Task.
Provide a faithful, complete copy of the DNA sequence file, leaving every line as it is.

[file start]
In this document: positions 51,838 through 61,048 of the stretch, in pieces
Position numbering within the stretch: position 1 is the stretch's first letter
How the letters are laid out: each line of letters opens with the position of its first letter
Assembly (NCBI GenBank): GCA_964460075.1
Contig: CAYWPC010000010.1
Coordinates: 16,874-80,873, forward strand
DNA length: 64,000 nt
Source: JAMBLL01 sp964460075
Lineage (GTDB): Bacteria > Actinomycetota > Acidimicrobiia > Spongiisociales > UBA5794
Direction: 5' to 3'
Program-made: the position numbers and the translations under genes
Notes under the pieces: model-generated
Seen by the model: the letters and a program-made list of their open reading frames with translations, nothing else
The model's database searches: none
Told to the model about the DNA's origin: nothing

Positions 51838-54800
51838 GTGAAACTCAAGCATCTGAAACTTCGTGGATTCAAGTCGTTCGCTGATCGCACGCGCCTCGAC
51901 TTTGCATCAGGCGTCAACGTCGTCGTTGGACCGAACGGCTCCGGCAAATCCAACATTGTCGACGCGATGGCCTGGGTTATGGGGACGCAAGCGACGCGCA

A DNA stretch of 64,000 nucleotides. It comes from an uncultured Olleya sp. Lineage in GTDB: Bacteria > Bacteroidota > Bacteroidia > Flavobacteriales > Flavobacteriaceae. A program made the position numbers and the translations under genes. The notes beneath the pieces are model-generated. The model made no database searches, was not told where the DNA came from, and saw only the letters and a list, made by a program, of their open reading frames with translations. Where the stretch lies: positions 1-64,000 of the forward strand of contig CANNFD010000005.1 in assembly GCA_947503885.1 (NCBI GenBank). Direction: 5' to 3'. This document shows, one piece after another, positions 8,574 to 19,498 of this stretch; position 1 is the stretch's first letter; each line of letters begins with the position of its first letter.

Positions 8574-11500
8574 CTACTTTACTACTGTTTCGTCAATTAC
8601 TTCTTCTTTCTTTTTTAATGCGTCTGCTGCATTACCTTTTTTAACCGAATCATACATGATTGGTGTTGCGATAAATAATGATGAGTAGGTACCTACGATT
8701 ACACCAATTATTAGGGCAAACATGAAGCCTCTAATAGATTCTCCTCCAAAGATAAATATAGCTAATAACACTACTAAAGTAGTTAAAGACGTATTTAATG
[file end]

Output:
In this document: positions 51,838 through 61,048 of the stretch, in pieces
Position numbering within the stretch: position 1 is the stretch's first letter
How the letters are laid out: each line of letters opens with the position of its first letter
Assembly (NCBI GenBank): GCA_964460075.1
Contig: CAYWPC010000010.1
Coordinates: 16,874-80,873, forward strand
DNA length: 64,000 nt
Source: JAMBLL01 sp964460075
Lineage (GTDB): Bacteria > Actinomycetota > Acidimicrobiia > Spongiisociales > UBA5794
Direction: 5' to 3'
Program-made: the position numbers and the translations under genes
Notes under the pieces: model-generated
Seen by the model: the letters and a program-made list of their open reading frames with translations, nothing else
The model's database searches: none
Told to the model about the DNA's origin: nothing

Positions 51838-54800
51838 GTGAAACTCAAGCATCTGAAACTTCGTGGATTCAAGTCGTTCGCTGATCGCACGCGCCTCGAC
51901 TTTGCATCAGGCGTCAACGTCGTCGTTGGACCGAACGGCTCCGGCAAATCCAACATTGTCGACGCGATGGCCTGGGTTATGGGGACGCAAGCGACGCGCA

A DNA stretch of 64,000 nucleotides. It comes from an uncultured Olleya sp. Lineage in GTDB: Bacteria > Bacteroidota > Bacteroidia > Flavobacteriales > Flavobacteriaceae. A program made the position numbers and the translations under genes. The notes beneath the pieces are model-generated. The model made no database searches, was not told where the DNA came from, and saw only the letters and a list, made by a program, of their open reading frames with translations. Where the stretch lies: positions 1-64,000 of the forward strand of contig CANNFD010000005.1 in assembly GCA_947503885.1 (NCBI GenBank). Direction: 5' to 3'. This document shows, one piece after another, positions 8,574 to 19,498 of this stretch; position 1 is the stretch's first letter; each line of letters begins with the position of its first letter.

Positions 8574-11500
8574 CTACTTTACTACTGTTTCGTCAATTAC
8601 TTCTTCTTTCTTTTTTAATGCGTCTGCTGCATTACCTTTTTTAACCGAATCATACATGATTGGTGTTGCGATAAATAATGATGAGTAGGTACCTACGATT
8701 ACACCAATTATTAGGGCAAACATGAAGCCTCTAATAGATTCTCCTCCAAAGATAAATATAGCTAATAACACTACTAAAGTAGTTAAAGACGTATTTAATG